Junella Wilkins, an eighth grade student, testified defendant wore a black leather jacket and called her over to the driver's side of the car saying the man wanted to buy two girls. She heard a shot, saw deceased grasp his leg, get out of the car, and start wrestling with defendant who shot him again. She saw a gun in defendant's hand and saw him go through the deceased's pockets after he fell to the ground. All this happened while Jimmy Coleman was standing on the sidewalk. She knew Jimmy Coleman, but he was not a friend. She also knew his brother John Coleman, who was a friend, and she was related by marriage to another witness, Mary Simmons.

Mary Simmons (17) was called by the State in rebuttal over defendant's objection. She testified similarly about the shooting, said she had known defendant about a month, had never been "real close" to Jimmy Coleman, but had been real close to John Coleman whom she had known four years.

Jimmy Coleman's testimony on the witness stand was in conflict in several instances with his pre-trial testimony. On cross-examination at one time when he was asked if he had lied previously, he responded "I may have" and when asked if he were only honest with people he knew, he responded "Yes."

Junella Wilkins on the witness stand stated that Willie Baltimore was wearing a black leather coat but she had previously stated he was wearing a velvet jacket. Likewise, Mary Simmons had said he was wearing a velvet jacket but on the witness stand she too stated he was wearing a black leather coat.

Several of the witnesses could not recall what any of the others were wearing but six witnesses including Coleman testified Willie Baltimore was wearing a black leather coat.

Examination of the record as a whole discloses many discrepancies in the State's witnesses' testimony, including Darrell Ringgold who said Baltimore came to the house or apartment of Arthur Barnes after the shooting and stated that he had shot the victim in the head but at the trial Ringgold said he "really did not know whether he said it or not."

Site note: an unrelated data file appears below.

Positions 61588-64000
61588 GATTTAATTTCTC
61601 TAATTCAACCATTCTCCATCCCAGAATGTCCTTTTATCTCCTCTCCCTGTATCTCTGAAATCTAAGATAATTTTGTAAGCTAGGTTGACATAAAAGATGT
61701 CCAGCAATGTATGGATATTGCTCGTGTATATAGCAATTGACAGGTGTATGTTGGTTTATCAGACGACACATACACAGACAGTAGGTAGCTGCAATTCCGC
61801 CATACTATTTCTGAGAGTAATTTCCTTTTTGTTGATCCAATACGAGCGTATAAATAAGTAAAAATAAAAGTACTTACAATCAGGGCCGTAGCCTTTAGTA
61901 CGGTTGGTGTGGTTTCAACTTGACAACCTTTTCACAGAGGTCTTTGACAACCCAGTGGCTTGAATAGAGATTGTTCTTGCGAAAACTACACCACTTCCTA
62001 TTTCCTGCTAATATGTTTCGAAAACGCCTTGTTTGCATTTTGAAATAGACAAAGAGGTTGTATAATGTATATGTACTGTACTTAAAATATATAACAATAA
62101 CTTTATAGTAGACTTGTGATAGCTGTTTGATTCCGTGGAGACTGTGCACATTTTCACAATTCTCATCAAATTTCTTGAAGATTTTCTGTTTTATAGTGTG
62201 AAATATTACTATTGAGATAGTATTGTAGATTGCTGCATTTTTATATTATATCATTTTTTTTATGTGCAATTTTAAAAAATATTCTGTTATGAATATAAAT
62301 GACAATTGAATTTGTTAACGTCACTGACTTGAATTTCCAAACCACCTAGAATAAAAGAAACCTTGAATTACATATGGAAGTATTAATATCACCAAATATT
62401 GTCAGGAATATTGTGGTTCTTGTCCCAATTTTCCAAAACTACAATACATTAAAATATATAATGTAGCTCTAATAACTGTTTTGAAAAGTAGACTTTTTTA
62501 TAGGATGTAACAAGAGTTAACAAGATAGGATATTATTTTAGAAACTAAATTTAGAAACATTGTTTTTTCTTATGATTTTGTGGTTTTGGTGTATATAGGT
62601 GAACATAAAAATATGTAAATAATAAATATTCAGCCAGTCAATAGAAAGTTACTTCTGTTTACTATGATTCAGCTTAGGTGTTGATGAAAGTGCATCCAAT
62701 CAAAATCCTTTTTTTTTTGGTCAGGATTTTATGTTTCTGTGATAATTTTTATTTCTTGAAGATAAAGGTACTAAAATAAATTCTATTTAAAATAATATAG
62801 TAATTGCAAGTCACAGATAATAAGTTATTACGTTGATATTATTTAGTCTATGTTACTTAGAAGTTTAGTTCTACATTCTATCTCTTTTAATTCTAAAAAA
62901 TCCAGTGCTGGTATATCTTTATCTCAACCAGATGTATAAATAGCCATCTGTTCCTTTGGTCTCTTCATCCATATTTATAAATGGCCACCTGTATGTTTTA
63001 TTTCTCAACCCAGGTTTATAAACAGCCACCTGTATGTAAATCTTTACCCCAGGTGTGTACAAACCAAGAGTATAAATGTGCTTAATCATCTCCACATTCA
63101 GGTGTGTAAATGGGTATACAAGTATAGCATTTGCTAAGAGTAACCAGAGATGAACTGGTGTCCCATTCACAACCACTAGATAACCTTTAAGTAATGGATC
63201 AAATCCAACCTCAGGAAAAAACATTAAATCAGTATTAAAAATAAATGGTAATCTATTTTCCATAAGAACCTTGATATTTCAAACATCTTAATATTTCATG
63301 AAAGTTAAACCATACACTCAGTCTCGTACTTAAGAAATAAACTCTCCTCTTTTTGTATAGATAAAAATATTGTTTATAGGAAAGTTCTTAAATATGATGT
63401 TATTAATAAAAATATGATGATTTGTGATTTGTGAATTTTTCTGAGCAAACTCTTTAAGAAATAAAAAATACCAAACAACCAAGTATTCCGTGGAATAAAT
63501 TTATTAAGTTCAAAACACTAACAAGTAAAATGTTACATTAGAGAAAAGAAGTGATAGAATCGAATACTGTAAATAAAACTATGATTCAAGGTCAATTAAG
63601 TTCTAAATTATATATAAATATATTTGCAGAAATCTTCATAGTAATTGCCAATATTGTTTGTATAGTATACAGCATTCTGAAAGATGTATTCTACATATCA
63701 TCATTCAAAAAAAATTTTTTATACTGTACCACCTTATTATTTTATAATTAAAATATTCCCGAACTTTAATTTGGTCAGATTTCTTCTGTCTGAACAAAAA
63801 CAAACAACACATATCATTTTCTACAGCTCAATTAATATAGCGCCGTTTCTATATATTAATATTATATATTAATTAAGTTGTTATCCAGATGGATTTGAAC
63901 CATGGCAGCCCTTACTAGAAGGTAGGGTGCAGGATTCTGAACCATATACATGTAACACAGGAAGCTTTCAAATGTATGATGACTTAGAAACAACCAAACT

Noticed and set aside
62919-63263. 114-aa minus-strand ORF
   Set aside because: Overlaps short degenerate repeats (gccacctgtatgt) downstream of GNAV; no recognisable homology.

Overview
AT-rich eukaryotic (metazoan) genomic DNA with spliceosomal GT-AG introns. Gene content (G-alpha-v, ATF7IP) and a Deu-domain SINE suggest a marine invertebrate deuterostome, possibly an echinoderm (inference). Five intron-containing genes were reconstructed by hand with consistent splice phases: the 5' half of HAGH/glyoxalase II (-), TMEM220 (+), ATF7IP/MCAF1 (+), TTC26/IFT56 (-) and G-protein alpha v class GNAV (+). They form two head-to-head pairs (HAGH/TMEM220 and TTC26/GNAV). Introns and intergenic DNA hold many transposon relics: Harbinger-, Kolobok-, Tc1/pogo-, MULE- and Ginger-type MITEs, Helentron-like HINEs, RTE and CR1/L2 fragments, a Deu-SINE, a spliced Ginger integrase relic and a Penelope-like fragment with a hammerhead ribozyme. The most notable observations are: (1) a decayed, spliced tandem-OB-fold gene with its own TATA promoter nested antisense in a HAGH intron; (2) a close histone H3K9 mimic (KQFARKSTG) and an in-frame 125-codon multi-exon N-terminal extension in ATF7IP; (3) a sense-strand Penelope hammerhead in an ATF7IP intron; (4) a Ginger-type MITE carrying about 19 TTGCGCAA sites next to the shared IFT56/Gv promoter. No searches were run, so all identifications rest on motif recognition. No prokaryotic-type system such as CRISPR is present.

This court is somewhat astounded at the conflicting testimony found in the record. No useful purpose would be served by reiterating the conflicting testimony. Prevarication would seem to predominate in the case of a number of the occurrence witnesses.

• 1, 2 Additionally, the State contended that Willie went to the Barnes apartment after the shooting. This, Baltimore denied. The trial court after determining Ringgold was lying, either at the trial or before, properly, refused to call him as the court's witness. The court then held that further testimony as to Willie's presence at the apartment was cumulative in rebuttal, but Coleman had placed Willie at the apartment where Willie allegedly said "He put the gun up to his head (the victim) and pulled the trigger." It would appear that the testimony, if any, of the other occupants of the apartment was highly relevant after the defendant had denied going to or being in the apartment.

Another inconsistency appearing in the record which is not explained is with relation to the number of men on the driver's side of the car when the driver Saulmetellus was shot. Coleman in his statement taken by the defense before trial, stated that there were two men on the driver's side, but at the trial testified that only Baltimore was on the driver's side. Mary Simmons also testified that "another boy" was on the driver's side.

The witness Montalvo allegedly stated to the defense before trial that there were two or three men on the driver's side.

• 3 The defense filed a comprehensive pre-trial motion for discovery to which the State responded. During the presentation of the State's case in chief, after the testimony of Montalvo and Coleman, the prosecution turned over to defense counsel the police file of the incident except for two documents. Although the defense specifically requested production of these documents, it was not aware of their contents until the trial was concluded. Defense counsel first read the documents when they were attached to a probation report and thereafter incorporated them into a motion for a new trial. It stated that prior to trial defense counsel had no knowledge there could be any ...